The Housing Stimulus Bill gives the FHA and Ginnie Mae the challenge of leading the country out of a mortgage crisis.
It's the bottom of the ninth inning in Game 7 of the World Series. The game's tied up, Team U.S.A. is batting, there are two outs, and the FHA is waiting patiently in scoring position. Team U.S.A. fans watch nervously as Ginnie Mae-an undersized, unlikely hero who's barely out of the minors-steps up to the plate.
Cleaning up the MBS mess
In the wake of too many mortgage-backed securities (MBS) gone bad, investors are flocking to Ginnie Mae. The government agency doesn't issue MBS, but she does guarantee them. And that guarantee is worth a lot these days, now that investors have realized how easy it is for homeowners to default. This intensified demand has caused Ginnie Mae's workload to increase fourfold in the past 12 months.
Now, another mortgage industry development is likely to stretch Ginnie even further. The agency works alongside the FHA, generating liquidity by shuttling more than 95 percent of FHA loans into those guaranteed MBS. The Housing Stimulus Bill sets up the FHA to increase its activity dramatically, making new loans and facilitating workouts of troubled ones. As the FHA's workload increases, so will Ginnie's.
FHA ready to score
The Housing Stimulus Bill sets out some big changes for FHA mortgages. Modification of the maximum loan limit radically increases the usefulness of the FHA's program. Earlier this year, the limit was doubled, from about $360,000 to roughly $730,000. This new limit, originally a temporary measure, will reset to about $625,000 on January 1, 2009.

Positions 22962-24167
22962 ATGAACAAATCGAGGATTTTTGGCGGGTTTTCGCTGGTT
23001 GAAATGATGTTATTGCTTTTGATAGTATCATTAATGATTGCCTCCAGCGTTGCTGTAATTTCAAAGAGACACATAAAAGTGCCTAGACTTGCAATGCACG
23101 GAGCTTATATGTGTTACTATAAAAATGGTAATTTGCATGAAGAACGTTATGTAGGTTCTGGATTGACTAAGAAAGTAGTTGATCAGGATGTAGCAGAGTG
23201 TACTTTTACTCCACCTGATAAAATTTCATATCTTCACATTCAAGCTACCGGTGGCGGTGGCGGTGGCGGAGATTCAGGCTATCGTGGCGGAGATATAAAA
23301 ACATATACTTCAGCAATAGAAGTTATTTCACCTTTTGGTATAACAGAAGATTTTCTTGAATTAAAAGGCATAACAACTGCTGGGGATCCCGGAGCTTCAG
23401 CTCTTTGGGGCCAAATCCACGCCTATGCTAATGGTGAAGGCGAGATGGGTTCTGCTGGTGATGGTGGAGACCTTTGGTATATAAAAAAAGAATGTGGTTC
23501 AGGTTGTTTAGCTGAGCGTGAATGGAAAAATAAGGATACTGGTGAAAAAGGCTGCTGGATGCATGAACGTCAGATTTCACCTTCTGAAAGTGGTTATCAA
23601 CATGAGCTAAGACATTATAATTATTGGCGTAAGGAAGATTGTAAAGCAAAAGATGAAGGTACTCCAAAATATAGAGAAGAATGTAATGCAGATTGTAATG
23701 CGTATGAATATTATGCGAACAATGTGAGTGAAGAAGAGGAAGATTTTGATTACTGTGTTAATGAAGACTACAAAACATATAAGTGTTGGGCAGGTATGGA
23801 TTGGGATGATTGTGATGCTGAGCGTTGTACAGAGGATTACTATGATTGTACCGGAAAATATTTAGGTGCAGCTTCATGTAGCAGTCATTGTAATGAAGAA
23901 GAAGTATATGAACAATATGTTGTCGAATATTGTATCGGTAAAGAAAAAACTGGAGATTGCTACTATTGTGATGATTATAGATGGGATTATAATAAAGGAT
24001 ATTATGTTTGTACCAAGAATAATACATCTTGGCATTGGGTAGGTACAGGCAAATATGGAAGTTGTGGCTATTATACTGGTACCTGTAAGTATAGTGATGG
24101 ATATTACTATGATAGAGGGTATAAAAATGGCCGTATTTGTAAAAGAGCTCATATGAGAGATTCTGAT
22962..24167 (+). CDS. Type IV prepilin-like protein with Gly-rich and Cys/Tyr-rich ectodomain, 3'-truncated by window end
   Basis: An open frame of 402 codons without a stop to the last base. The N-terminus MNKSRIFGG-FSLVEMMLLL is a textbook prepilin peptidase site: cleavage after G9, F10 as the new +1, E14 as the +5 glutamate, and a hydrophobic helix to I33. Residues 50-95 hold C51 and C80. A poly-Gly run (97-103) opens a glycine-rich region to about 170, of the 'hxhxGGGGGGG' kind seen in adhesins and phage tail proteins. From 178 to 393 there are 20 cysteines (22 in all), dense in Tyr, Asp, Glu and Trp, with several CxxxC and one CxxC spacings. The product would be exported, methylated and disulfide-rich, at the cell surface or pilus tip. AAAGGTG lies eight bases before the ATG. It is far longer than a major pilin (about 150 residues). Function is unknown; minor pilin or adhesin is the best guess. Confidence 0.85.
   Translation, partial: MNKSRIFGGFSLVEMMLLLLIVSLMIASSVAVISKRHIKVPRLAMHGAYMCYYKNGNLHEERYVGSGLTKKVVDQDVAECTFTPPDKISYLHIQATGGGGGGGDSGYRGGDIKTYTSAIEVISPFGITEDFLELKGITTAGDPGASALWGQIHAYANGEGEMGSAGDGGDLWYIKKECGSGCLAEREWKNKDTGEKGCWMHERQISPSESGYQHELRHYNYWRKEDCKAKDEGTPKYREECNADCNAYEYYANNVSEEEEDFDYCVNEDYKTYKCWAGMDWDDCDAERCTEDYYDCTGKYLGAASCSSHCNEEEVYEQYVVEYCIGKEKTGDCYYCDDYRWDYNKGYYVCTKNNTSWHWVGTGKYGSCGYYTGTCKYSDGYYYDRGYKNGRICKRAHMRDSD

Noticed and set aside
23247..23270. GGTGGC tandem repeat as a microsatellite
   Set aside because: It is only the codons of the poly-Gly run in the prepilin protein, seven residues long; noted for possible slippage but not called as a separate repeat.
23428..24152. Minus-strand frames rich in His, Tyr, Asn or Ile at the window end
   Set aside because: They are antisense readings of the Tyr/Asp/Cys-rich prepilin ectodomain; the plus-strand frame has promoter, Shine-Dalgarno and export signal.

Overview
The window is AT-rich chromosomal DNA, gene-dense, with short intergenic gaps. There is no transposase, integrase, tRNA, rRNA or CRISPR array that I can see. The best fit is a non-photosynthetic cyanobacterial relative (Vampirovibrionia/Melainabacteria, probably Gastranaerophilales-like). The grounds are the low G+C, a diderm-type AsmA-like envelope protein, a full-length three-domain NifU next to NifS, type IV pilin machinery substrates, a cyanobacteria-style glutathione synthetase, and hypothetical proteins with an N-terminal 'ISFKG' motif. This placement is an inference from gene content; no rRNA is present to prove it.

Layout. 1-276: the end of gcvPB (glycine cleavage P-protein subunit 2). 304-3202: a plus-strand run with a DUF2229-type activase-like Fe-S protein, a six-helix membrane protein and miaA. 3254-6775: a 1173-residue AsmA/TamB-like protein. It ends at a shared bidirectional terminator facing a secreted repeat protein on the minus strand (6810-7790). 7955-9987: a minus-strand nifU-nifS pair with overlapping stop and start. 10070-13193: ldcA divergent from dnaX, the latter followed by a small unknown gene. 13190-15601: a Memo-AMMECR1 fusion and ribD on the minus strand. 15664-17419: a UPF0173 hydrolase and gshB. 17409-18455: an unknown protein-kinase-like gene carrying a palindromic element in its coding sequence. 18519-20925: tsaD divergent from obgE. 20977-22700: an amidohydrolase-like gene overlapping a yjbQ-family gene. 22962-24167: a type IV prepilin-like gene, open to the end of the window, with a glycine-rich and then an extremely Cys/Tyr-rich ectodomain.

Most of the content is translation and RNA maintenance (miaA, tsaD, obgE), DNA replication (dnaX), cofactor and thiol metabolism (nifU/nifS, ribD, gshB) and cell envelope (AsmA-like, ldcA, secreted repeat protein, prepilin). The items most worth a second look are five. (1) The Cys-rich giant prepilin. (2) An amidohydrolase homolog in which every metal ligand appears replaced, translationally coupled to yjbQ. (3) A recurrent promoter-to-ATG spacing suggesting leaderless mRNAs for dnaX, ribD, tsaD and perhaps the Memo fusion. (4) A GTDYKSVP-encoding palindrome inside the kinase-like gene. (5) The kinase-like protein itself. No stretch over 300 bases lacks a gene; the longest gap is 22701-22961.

The FHA now has the authority to facilitate refinance programs for at-risk mortgages. This workout program is available to homeowners who funded their mortgages between January 2005 and June 2007. These borrowers must convince the FHA that they can't afford to keep paying their mortgage as is, and they must also get approval from their existing lender, who's likely to cooperate only if they stand to lose more by declining the workout. Once the prerequisites are satisfied, the borrower can trade in the expensive mortgage for a more affordable, fixed-rate, 30-year FHA mortgage. The new loan will not exceed 90 percent of the home's appraised value.
Much of the program sounds like a dream for strapped borrowers, but there are costs involved, too. Homeowners who are approved for the plan will be required to share their home's equity appreciation with the FHA. The percentage of profits to be shared ranges from 50 to 90 percent, depending on how quickly the home is sold.
Overburdened homeowners are likely to pay the price without question. The big question will be whether lenders cooperate. The feds believe that lender cooperation might be the pitch that Ginnie and Team U.S.A. need to send the FHA sliding in for the score.